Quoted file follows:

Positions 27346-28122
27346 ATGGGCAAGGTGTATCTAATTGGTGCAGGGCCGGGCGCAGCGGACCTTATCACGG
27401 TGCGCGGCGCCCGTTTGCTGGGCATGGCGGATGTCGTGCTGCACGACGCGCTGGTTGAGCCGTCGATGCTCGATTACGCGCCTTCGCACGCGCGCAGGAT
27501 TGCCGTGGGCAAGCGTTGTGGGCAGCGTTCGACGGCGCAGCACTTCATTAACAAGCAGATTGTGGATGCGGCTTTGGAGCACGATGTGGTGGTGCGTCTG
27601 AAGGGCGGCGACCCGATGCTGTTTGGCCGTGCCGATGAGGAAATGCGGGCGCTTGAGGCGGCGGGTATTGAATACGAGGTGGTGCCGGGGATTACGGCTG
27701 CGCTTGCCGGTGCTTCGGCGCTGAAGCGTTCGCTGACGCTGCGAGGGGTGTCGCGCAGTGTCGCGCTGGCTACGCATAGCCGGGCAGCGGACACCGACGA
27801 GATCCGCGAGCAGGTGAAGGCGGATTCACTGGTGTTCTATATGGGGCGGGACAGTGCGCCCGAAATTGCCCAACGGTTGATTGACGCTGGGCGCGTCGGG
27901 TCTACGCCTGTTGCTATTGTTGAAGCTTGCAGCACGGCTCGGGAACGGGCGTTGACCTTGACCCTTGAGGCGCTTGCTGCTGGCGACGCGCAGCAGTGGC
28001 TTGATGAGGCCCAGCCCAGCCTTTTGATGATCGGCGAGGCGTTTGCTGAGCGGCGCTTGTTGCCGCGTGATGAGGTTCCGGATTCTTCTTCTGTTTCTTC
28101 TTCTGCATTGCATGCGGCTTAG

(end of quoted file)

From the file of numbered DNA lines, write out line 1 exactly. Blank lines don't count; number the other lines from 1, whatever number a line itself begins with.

Positions 27346-28122